Alex T. Jordan
- PhD, 2008
I believe in providing an atmosphere for teaching, growth, and enrichment beyond just the textbook and coursework. I give students something they can apply beyond the classroom, which I accomplish by trying to reach each student individually. As a mentor, I get to know students for who they are and learn about the particulars of his or her background. Without knowledge of who a person is and where they come from there is no way to determine what they really need as an individual. The bond that develops between mentor and student is vital to the development of a student’s personal goals. I find that that bond grows strongest during independent research, as the research process stimulates students to invest directly in their education and their future. When they make that type of investment their potential is unlimited.
My research involves sexual selection, behavioral and chemical ecology using Estigmene acrea, the salt marsh caterpillar. I use Estigmene as a model organism to focus on the interface of behavior and developmental biology. Currently, I have been investigating the relationship between pyrrolizidine alkaloids (PAs), compounds derived from plants, and its effect on development of the coremata (an androconial organ) and sexual selection. The research suggests that PAs have a morphogenetic effect on the development of the coremata as well as a behavioral effect on the propensity to inflate the organ and initiate leks. PAs may influence this behavior by having a direct affect on the brain of the developing adult. More importantly the PAs offer protection to the salt marsh moth and its offspring, and thus influence the control and regulation of sexual selection.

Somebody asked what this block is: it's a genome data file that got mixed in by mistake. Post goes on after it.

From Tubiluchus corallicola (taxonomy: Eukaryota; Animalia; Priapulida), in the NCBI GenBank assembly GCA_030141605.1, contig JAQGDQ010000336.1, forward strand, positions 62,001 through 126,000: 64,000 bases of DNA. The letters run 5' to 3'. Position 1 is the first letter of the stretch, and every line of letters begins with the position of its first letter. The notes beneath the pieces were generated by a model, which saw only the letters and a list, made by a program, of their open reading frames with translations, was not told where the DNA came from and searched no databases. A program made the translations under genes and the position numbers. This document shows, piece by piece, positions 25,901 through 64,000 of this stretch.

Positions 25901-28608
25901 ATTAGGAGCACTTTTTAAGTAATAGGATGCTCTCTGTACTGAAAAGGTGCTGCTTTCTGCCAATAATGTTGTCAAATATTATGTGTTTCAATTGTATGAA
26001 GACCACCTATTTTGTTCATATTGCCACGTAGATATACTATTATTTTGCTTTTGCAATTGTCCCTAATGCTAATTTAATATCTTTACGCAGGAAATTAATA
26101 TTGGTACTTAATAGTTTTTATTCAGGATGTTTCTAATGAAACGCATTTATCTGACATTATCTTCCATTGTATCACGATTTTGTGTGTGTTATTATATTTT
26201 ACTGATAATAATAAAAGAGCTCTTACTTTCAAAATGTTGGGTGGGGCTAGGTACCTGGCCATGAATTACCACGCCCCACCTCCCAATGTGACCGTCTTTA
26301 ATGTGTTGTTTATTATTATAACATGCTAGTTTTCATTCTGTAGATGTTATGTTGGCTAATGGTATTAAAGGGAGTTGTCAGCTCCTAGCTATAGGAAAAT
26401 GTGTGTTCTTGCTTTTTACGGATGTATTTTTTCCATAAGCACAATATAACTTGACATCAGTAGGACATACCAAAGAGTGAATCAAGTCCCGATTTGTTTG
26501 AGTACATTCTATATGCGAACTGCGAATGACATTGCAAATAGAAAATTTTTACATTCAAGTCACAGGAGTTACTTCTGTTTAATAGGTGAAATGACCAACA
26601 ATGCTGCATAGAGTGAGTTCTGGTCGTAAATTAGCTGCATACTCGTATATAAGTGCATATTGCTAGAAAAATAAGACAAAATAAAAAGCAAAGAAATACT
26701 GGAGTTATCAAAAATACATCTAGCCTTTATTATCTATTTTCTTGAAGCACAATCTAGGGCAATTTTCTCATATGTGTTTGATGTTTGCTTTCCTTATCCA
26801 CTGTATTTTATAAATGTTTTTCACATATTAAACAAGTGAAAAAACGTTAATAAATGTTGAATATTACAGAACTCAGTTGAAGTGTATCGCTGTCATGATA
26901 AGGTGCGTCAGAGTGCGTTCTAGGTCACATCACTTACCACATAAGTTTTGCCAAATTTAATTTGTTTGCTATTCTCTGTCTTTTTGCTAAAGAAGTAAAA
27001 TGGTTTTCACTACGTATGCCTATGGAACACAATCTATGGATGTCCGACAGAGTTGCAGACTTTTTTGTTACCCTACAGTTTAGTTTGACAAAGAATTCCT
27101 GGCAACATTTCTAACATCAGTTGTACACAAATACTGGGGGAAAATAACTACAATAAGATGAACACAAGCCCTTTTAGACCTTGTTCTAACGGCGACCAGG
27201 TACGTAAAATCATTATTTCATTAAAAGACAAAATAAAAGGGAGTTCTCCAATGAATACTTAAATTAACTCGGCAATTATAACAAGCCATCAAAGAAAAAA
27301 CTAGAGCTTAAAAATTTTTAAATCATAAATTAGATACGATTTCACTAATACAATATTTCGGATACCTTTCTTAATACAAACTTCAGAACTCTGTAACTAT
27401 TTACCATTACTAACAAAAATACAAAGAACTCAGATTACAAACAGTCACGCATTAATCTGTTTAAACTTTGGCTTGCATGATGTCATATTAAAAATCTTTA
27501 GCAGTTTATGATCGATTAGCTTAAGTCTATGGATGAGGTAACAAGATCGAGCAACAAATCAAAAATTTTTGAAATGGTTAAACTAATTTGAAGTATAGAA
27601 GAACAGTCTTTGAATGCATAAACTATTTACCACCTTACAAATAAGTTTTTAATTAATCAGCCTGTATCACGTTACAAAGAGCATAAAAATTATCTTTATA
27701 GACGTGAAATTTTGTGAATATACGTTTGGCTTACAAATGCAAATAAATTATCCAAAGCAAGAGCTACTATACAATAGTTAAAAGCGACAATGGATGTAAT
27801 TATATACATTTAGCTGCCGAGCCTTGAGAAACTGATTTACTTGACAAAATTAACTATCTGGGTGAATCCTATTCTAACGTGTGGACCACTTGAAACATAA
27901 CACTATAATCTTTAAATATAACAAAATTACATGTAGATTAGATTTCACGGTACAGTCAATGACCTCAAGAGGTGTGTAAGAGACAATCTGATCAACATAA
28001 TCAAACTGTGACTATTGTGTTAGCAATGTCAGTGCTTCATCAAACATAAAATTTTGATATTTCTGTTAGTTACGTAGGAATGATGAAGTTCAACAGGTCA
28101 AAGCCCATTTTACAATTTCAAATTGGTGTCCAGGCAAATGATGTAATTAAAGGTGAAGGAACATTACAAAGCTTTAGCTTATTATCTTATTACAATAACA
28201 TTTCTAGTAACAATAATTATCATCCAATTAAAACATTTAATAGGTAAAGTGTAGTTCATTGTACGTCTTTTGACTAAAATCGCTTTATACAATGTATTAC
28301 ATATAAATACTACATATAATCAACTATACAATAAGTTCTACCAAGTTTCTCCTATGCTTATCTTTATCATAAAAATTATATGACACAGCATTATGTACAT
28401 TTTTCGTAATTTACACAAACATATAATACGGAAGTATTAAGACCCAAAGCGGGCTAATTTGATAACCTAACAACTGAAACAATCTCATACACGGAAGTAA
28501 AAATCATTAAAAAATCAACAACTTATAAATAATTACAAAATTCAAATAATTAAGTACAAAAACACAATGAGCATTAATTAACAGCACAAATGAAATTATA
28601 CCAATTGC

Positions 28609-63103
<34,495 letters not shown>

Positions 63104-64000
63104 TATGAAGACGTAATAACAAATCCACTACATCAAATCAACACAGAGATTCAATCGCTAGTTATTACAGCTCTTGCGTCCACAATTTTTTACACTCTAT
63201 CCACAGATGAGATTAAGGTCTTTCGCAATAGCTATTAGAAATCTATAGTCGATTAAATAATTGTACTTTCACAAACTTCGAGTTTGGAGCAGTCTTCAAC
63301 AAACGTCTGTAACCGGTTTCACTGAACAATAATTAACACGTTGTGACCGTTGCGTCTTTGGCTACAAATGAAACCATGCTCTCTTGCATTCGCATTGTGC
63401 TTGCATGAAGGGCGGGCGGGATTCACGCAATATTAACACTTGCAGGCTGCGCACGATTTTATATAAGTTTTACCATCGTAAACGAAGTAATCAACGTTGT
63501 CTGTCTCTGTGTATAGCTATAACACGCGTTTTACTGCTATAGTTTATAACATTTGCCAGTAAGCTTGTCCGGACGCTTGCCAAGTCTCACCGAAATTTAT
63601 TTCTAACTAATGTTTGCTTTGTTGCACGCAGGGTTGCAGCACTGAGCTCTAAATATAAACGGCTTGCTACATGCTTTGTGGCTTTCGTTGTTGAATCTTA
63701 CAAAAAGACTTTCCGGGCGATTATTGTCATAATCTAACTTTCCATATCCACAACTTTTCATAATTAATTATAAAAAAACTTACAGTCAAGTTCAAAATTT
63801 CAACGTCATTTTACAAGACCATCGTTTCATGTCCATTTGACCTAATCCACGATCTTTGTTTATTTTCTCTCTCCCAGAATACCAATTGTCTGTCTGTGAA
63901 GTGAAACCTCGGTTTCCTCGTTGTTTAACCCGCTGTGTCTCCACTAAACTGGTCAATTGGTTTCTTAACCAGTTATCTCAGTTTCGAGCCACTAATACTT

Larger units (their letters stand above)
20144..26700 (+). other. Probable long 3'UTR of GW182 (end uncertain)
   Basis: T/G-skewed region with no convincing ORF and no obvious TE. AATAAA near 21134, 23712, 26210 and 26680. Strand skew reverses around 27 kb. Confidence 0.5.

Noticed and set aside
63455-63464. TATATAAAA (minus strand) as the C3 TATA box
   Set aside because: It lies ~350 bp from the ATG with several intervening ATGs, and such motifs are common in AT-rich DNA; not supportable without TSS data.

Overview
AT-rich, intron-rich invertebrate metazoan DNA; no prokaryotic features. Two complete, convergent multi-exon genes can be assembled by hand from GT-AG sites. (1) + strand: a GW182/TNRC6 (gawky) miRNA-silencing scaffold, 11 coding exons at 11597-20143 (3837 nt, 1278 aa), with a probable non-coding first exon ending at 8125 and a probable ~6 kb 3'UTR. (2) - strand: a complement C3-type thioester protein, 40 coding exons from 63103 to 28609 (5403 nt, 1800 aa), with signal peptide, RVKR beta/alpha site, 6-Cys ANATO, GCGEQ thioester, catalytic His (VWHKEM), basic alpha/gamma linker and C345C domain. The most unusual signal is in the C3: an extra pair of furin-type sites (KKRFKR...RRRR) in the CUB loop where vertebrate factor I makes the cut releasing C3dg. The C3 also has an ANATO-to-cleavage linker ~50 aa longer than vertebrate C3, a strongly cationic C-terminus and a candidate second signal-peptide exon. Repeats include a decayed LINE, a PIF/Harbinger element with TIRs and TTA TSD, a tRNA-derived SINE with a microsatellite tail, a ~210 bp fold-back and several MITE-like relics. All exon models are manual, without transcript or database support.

Advised Student Research
- Is the Parental Investment of Pyrrolizidine Alkaloids a Sufficient Enough Dose to generate the morphogenetic effect on the male coremata? By Federico Ruiz-Nicoli
Abstracts and Recent Publications (* undergraduate)
Jordan, A. and W. Conner. In Press. Dietary Basis for Developmental Plasticity of an Androconial Structure in the Salt Marsh Moth Estigmene acrea (Drury)(Lepidoptera: Arctiidae). Journal of the Lepidopterists’ Society.
Jordan, A., T. Jones and W. Conner. 2005. If you’ve got it, flaunt it: Ingested alkaloids affect corematal display behavior in the SALT marsh moth, Estigmene acrea. Journal of Insect Science, 5,1.